2. Actually jay i gotta disagree with you on some of your ideas. You claim that hybrid cars won’t decrease the amount of gas used, however I have a tough time following your logic. Most fuel efficent cars have small fuel tanks ( under 14 gallons) yet drive as if they 50% more. why would that cuase an increase in gas usage? People wont think to themselves, “Gee, now that I can get more out of my tank of gas, let me start driving just for the heck of driving”. People will more likely pocket the savings.

    And raising the cafe is not a bad idea. They began raising it in the 70s and early 80’s and look what resulted, low gas prices for almost two decades.

    Finally, Power plants, as a result of government regulations, are cleaner then ever before. In fact power plants are more efficent, using a third less fuel to get the same job down that they had to do 30 years ago.

    I agree that nuculear power and hydrogen cars are the way to go, however transfering over to hybrids for the meantime does not seem to be a bad call.

  3. Jay’s post has absolutely zero merit. The reason people are driving more is sprawl. Does he really believe that if the government hadn’t updated CAFE standards since the 1971 Chrysler, sprawl wouldn’t have occurred and per capita oil consumption would have stalled or declined? As usual, he’s just parroting the spin from corporate America so that even the most basic government regulation is perceived as ruinous. Even among the Rush Limbaugh faithful, it’s gonna be a stretch to convince us that we’d somehow have fewer energy-related problems if we were all still driving 1976 Buicks.

  4. Huber and Mills’ book goes into far more detail than I ever could, and their arguments are backed up with a great deal of research.

    The reason why “efficiency” isn’t such a great thing is that when there’s more of something, people do tend to use more. Yes, you’re more likely to drive more in a more efficient vehicle than you are in less efficient vehicle, unless the price is really high.

    Furthermore, hybrids (while nice cars) don’t *yet* make economic sense. I seriously thought about getting a Prius. However, it would take *years* before the savings in gas would make up for the difference in price. My Mazda gets great mileage as is, and was much less than the Prius. A Prius would have been $3,000-$4,000 more. Whatever increase in gas mileage I would have gotten would have been eaten up by the extra principle and interest on my car loan. Yes, if you’re planning to drive the Prius for a number of years, it’s not a bad deal. However, if you’re planning on only driving a car for 3-5 years, it’s not economically feasible yet. Even with $3/gal. gas it’s still not quite at the right price point – and the chances of oil staying as high as it has isn’t that likely.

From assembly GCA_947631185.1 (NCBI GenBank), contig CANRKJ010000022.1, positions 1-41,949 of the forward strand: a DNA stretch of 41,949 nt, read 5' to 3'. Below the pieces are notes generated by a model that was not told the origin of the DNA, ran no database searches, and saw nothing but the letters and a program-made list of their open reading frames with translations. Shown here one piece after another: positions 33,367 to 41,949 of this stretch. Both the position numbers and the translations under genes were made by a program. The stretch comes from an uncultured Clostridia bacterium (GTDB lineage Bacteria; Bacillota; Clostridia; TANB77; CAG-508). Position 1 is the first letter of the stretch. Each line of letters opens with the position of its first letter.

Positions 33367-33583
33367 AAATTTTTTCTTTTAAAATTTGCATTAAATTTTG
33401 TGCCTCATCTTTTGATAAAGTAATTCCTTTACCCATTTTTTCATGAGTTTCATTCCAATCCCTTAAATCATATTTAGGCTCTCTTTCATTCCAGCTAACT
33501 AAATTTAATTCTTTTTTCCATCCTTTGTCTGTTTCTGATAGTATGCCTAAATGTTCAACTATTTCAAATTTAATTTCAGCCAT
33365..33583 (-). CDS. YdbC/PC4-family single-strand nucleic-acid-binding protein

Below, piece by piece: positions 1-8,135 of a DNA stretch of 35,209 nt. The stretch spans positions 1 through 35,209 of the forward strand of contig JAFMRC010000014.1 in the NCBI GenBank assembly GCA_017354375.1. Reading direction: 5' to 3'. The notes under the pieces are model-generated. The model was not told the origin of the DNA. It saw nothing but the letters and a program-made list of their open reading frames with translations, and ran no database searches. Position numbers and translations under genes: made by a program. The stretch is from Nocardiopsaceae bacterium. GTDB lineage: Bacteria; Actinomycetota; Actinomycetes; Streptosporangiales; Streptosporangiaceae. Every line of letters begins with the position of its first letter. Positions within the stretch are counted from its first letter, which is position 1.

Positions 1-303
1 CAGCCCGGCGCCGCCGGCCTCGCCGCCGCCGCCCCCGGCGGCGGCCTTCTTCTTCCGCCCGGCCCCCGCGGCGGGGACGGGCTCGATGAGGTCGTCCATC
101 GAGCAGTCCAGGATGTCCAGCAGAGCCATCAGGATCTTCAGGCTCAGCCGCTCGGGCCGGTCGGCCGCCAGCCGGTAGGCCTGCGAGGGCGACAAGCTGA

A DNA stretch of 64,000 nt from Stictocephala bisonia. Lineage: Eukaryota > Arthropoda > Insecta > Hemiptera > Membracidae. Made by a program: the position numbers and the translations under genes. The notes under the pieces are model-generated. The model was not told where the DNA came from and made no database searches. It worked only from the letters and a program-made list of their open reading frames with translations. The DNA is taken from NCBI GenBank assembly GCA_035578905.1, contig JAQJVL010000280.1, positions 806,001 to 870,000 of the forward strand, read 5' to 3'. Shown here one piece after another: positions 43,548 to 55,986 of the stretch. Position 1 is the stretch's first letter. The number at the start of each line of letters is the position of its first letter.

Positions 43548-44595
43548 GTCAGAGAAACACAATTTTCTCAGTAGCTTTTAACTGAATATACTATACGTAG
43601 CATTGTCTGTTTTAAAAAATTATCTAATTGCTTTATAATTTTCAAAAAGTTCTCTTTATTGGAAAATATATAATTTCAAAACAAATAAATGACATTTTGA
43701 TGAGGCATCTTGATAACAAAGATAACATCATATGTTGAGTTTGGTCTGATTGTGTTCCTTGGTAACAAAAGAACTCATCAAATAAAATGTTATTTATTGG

There’s nothing wrong with increased energy efficiency. The market demands it. However, an increase in CAFE standards won’t reduce demand in the long run. People who were dumb and bought all those Excursions, Hummers, Navigators, and Ford Freudian Overcompensators are now far less likely to drive except when absolutely necessary, which reduces overall usage.

    Again, Huber and Mills make a much more detailed argument than I ever could, which is why their book is so fascinating.

  5. I understand the point your making jay, however I still disagree. Consider your own answer, how you looked at a prius, but went with your mazda. Price was a factor however your still getting good efficency ( albeit not amazing efficency as you would in a prius). Do you find yourself driving more, or at least significantly more? I doubt it, there is a fixed number of places you’ll be inclined to drive too. Keep in mind a person driving the hummers or the “Freudian Overcompensators” ( good choice), while they will avoid driving, still have to drive to a certain number of locations as well. Thus they are spending more gas to go to less locations, while you are using a lower amount to go to more locations.

    As to government versus free market, CAFE is important becuase it forces all corporations to increase efficency together. In a free market many companies would eb wary to increase efficency because they’d be forcxed to raise costs. If all companies have to do it then they can move with a certain expectation of profit ( and thus they can still offer sales incentive)

    While i have my disagreements I’ll have to read that Huber and mills book though, it sounds like an interesting arguement

  6. As the population rises and metro areas sprawl, people will drive more no matter how much gas costs. It’s that simple. Per capita gasoline consumption was lower in the 1970s because at that time, people actually lived and worked in Detroit, Atlanta and Houston. Now they work in Detroit, Atlanta and Houston, but live in Livonia, Marietta and Sugar Land. Even if CAFE standard mandates hadn’t declined since 1975, I expect people would still live in Livonia, Marietta and Sugar Land rather than Detroit, Atlanta and Houston. The only way Huber and Mills’ thesis can be accurate is if they believe that if not for CAFE standards, SUV-driving yuppies would still be living in inner-cities rather than the gated communities of suburbia where daily commutes are a necessity.